Fairfax City Councilman Dan Drummond is apparently the official salesman for red light cameras in Northern Virginia. We’d like to know why. Here’s what he said:
“The city of Fairfax and other jurisdictions in the Commonwealth are not making money off this. It’s purely a safety program…. When we had the program there were about 325 fewer T-bone or side-impact accidents. These are the most dangerous that you can find, as opposed to the rear fender-bender (where) there was a slight increase.”
Really? Look at the actual VDOT data. Overall in Virginia, T-bone or side-impact accidents increased 20%. Increased is the opposite of decreased, Dan. Rear-enders went up 42%. That’s not slight, Dan. Injury accidents increased 18%. Injury accidents are the worst kind, Dan. Total accidents went up 29%. So why are you trying to con the public about this, Dan?
As mentioned in a previous post, Fairfax numbers are problematic because a complete set of “before” accident data is not available. Still, no possible interpretation of Fairfax numbers shows any statistically significant benefit from the use of cameras. A look at some real-life red light camera crashes may also help to expose the magnitude of Dan’s lie:
“A red light camera in Kingsport, Tennessee caused a dump truck to overturn in a massive multicar accident on Wednesday that snarled traffic for hours… The incident was sparked by a vehicle that stopped short at the intersection, presumably to avoid a red light camera citation. According to the Times-News, this surprised Thomas Aaron Johnson, 29, who was following behind in a black 2001 Pontiac Grand Am. To avoid slamming into the car that had suddenly stopped, Johnson swerved into the right-hand lane, side-swiping a 1985 Mack DM6 dump truck driven by Larry Kent Simmons, 56. Simmons himself swerved, hit a third car, overturned and sent his load of dirt all over the road and on top of a parked car.” Full Story.
Or look at this one:
“A red light camera in Kingsport, Tennessee caused an accident yesterday that transformed a Honda sedan into an unrecognizable mass of twisted steel. Rescue crews employed the jaws of life to save the victims, two of whom were sent to the hospital where at least one is listed in critical condition…. The incident took place at the intersection of Clinchfield Street and Stone Drive where, last year, Kingsport installed a red light camera. The city hoped that the fear of receiving a ticket would change drivers’ reactions to the traffic signal. In this case, the driver of a blue Honda reacted by stopping short at a yellow light to avoid that ticket. The 18-wheeler behind, however, could not match the smaller car’s braking ability and slammed into the Honda. Kingsport Police Deputy Chief David Quillin told the Times-News last month that he knew accidents like this would happen, but he downplayed their importance.” Full Story.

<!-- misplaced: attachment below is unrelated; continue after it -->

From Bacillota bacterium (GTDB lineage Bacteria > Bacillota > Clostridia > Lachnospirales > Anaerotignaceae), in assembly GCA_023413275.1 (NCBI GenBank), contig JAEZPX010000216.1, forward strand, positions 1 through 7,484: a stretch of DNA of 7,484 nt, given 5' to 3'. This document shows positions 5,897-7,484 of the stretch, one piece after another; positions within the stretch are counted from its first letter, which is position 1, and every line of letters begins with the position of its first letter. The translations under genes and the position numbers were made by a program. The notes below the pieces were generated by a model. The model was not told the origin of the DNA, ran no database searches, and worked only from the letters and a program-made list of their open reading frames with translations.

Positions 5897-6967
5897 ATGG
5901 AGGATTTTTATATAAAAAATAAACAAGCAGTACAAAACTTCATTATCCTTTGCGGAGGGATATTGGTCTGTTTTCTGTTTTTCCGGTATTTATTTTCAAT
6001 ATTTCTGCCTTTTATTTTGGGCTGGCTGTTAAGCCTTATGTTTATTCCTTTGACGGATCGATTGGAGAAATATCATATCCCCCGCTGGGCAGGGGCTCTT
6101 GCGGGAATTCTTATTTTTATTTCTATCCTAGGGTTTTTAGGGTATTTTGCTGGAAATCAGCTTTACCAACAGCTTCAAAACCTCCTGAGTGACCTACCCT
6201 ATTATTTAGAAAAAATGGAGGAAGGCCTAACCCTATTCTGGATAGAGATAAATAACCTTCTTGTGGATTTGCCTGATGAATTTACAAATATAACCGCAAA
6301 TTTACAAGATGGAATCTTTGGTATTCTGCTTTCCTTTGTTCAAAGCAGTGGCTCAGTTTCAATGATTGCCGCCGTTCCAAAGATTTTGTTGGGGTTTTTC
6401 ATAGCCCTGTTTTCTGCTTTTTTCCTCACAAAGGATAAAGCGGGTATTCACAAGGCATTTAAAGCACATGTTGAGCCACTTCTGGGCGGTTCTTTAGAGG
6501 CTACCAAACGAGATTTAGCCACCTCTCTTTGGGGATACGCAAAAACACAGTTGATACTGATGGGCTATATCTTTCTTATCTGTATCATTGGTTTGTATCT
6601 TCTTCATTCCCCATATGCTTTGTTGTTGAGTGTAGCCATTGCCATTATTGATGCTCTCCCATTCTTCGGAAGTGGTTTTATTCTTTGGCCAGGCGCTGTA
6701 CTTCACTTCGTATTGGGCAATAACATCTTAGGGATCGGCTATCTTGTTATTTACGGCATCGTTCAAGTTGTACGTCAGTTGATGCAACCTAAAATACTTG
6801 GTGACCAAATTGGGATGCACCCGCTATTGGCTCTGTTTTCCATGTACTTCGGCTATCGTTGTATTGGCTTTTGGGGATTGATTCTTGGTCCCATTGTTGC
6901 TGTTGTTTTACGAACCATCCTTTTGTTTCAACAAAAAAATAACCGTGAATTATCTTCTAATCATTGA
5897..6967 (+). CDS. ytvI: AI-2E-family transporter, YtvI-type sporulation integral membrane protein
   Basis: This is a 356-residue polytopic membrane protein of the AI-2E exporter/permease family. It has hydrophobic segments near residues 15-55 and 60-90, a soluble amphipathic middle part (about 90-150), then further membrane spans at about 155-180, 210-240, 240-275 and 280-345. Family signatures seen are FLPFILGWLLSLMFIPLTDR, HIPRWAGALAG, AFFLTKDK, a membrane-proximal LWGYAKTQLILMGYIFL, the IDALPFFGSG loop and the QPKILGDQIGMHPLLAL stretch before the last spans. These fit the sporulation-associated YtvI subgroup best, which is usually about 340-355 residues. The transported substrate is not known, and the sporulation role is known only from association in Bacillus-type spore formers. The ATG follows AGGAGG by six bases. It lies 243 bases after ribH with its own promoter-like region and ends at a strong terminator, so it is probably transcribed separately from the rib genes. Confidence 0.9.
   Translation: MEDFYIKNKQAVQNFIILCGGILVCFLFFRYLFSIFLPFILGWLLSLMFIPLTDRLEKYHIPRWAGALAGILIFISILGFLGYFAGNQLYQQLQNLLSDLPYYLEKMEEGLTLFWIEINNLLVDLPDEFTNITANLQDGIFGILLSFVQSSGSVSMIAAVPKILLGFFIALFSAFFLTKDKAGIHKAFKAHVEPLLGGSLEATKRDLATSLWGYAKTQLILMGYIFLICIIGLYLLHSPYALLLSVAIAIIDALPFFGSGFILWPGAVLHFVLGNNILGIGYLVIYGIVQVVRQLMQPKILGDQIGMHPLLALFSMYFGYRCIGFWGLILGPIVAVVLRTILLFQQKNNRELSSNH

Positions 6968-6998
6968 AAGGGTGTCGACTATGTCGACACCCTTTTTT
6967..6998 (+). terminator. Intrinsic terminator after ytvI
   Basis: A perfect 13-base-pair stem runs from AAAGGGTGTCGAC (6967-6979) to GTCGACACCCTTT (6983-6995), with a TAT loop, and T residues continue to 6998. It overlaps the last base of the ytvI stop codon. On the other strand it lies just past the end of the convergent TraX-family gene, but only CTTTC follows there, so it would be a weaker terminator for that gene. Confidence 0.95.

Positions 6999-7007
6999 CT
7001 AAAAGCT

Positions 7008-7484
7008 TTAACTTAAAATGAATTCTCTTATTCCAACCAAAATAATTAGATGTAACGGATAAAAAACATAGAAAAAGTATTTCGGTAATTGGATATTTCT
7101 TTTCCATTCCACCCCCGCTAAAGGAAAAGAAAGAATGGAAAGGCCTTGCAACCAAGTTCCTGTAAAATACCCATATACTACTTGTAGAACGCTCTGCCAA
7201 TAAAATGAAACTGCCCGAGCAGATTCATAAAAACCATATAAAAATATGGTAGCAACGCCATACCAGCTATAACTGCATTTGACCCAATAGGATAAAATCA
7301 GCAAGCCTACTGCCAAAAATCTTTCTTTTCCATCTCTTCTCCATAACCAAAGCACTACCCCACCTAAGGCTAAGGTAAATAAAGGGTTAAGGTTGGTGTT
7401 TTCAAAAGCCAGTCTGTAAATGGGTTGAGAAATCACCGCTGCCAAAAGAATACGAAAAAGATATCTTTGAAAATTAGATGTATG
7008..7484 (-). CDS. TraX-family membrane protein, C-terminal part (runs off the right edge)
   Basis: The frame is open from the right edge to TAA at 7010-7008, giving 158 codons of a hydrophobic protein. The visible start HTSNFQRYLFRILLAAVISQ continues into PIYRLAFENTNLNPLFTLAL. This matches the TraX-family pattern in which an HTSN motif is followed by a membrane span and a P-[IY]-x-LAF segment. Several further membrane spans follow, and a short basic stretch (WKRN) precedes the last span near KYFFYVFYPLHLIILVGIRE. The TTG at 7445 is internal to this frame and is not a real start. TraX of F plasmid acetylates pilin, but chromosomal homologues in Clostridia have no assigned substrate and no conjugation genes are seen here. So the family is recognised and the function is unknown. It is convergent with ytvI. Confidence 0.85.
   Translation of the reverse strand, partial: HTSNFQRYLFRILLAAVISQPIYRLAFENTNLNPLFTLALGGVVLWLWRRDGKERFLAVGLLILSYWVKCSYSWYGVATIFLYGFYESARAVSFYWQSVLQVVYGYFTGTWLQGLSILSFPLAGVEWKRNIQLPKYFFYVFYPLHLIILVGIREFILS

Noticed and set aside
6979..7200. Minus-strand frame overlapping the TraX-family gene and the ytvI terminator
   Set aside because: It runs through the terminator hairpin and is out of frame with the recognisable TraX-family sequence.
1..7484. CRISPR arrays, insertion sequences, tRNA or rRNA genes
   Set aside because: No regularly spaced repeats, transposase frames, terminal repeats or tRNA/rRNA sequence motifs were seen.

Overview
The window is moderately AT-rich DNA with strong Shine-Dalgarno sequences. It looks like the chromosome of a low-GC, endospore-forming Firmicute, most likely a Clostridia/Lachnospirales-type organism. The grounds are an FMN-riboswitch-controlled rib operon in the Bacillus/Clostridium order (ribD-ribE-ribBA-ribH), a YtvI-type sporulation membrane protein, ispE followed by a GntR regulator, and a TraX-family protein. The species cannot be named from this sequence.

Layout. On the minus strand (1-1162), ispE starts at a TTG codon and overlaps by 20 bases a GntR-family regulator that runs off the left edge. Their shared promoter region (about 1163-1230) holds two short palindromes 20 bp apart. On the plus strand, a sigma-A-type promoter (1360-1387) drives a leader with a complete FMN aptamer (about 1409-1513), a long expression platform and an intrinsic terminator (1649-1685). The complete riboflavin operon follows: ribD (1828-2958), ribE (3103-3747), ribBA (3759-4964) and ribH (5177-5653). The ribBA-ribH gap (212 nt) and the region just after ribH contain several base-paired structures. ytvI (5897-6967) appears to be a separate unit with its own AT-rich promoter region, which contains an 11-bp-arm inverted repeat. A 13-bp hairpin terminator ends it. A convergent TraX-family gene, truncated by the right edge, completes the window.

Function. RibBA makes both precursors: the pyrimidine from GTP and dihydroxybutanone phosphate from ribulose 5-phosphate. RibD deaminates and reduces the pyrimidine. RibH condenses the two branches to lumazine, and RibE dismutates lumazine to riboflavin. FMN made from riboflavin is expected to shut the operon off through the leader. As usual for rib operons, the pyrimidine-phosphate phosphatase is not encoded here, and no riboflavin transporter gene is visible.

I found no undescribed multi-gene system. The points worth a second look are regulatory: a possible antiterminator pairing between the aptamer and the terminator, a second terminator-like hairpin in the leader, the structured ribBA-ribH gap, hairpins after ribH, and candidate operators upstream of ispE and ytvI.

Of course, there are always be those who say on the one hand that cameras are responsible for decreases in accidents, but “it’s not the camera’s fault” when a car is rear-ended. They throw in the platitude that “it’s not like the camera comes down off the pole and kills anyone.” Well, actually, that HAS happened. Full Story.
Give Dan a call at (703) 218-4090 or an email at email@example.com to let him know what you think.